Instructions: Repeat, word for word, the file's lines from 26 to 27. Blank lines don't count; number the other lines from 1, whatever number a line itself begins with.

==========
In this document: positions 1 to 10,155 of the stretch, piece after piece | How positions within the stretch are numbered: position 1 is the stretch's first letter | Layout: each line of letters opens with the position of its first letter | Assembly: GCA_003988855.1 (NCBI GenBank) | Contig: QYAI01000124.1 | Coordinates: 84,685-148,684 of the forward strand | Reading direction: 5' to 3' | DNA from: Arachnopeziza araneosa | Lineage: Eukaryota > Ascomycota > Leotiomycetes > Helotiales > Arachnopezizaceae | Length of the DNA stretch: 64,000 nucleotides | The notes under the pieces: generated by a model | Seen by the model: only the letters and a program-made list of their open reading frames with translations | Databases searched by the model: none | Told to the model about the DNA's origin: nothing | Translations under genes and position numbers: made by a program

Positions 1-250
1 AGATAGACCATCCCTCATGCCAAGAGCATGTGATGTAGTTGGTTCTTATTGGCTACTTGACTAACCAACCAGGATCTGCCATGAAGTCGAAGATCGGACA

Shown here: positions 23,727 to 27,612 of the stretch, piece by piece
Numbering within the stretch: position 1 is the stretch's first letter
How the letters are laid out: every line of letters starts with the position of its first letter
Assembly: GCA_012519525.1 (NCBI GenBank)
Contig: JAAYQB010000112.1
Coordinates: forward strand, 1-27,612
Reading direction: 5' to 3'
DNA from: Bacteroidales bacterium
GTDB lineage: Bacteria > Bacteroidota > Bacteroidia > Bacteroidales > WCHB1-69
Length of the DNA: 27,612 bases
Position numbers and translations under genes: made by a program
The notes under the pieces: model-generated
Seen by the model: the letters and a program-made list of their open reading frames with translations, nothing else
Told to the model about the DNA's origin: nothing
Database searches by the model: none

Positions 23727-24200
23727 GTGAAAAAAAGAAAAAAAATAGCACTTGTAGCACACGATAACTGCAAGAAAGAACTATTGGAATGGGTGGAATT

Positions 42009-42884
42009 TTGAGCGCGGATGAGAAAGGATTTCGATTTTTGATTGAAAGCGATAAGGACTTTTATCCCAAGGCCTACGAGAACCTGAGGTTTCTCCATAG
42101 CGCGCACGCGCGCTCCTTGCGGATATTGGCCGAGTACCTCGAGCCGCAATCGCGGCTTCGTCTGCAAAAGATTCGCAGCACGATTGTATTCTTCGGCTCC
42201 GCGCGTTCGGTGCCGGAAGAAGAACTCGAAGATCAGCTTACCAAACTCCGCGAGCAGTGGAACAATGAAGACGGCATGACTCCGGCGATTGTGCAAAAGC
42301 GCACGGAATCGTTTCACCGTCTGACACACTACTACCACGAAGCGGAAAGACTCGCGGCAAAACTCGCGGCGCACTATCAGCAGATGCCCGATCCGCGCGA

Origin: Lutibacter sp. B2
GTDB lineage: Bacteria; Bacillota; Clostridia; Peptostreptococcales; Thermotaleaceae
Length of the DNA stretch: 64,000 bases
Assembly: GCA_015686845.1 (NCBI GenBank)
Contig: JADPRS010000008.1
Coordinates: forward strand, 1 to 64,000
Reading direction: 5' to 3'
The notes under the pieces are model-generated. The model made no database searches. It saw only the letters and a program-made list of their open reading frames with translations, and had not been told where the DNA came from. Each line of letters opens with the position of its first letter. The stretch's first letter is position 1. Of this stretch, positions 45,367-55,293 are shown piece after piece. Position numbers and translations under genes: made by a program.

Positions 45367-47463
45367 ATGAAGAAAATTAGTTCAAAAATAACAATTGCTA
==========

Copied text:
Origin: Lutibacter sp. B2
GTDB lineage: Bacteria; Bacillota; Clostridia; Peptostreptococcales; Thermotaleaceae